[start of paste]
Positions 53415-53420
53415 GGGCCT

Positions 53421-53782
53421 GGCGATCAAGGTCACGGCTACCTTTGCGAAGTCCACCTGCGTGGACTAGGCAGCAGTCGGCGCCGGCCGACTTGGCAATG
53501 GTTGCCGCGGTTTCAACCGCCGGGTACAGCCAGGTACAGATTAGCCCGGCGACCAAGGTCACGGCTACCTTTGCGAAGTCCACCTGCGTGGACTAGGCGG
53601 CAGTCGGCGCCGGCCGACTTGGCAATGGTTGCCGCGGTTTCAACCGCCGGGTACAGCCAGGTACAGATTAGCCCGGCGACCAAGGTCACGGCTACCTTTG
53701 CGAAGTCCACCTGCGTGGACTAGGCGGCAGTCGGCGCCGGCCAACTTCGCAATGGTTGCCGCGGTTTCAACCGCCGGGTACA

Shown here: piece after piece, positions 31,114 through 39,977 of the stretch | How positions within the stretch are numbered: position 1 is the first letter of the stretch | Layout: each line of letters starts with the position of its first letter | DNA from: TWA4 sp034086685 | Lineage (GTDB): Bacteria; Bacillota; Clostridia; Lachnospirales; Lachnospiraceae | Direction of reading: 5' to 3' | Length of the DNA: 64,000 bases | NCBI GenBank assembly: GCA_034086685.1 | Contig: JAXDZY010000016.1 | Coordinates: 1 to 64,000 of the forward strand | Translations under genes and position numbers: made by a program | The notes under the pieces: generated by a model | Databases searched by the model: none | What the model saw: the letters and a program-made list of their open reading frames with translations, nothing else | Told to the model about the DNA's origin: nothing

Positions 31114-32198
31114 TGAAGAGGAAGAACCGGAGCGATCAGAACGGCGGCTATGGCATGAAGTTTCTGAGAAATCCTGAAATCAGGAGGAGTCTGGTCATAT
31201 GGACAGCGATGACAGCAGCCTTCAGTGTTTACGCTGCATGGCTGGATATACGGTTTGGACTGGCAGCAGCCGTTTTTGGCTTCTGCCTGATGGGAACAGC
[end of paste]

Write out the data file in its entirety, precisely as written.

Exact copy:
Positions 53415-53420
53415 GGGCCT

Positions 53421-53782
53421 GGCGATCAAGGTCACGGCTACCTTTGCGAAGTCCACCTGCGTGGACTAGGCAGCAGTCGGCGCCGGCCGACTTGGCAATG
53501 GTTGCCGCGGTTTCAACCGCCGGGTACAGCCAGGTACAGATTAGCCCGGCGACCAAGGTCACGGCTACCTTTGCGAAGTCCACCTGCGTGGACTAGGCGG
53601 CAGTCGGCGCCGGCCGACTTGGCAATGGTTGCCGCGGTTTCAACCGCCGGGTACAGCCAGGTACAGATTAGCCCGGCGACCAAGGTCACGGCTACCTTTG
53701 CGAAGTCCACCTGCGTGGACTAGGCGGCAGTCGGCGCCGGCCAACTTCGCAATGGTTGCCGCGGTTTCAACCGCCGGGTACA

Shown here: piece after piece, positions 31,114 through 39,977 of the stretch | How positions within the stretch are numbered: position 1 is the first letter of the stretch | Layout: each line of letters starts with the position of its first letter | DNA from: TWA4 sp034086685 | Lineage (GTDB): Bacteria; Bacillota; Clostridia; Lachnospirales; Lachnospiraceae | Direction of reading: 5' to 3' | Length of the DNA: 64,000 bases | NCBI GenBank assembly: GCA_034086685.1 | Contig: JAXDZY010000016.1 | Coordinates: 1 to 64,000 of the forward strand | Translations under genes and position numbers: made by a program | The notes under the pieces: generated by a model | Databases searched by the model: none | What the model saw: the letters and a program-made list of their open reading frames with translations, nothing else | Told to the model about the DNA's origin: nothing

Positions 31114-32198
31114 TGAAGAGGAAGAACCGGAGCGATCAGAACGGCGGCTATGGCATGAAGTTTCTGAGAAATCCTGAAATCAGGAGGAGTCTGGTCATAT
31201 GGACAGCGATGACAGCAGCCTTCAGTGTTTACGCTGCATGGCTGGATATACGGTTTGGACTGGCAGCAGCCGTTTTTGGCTTCTGCCTGATGGGAACAGC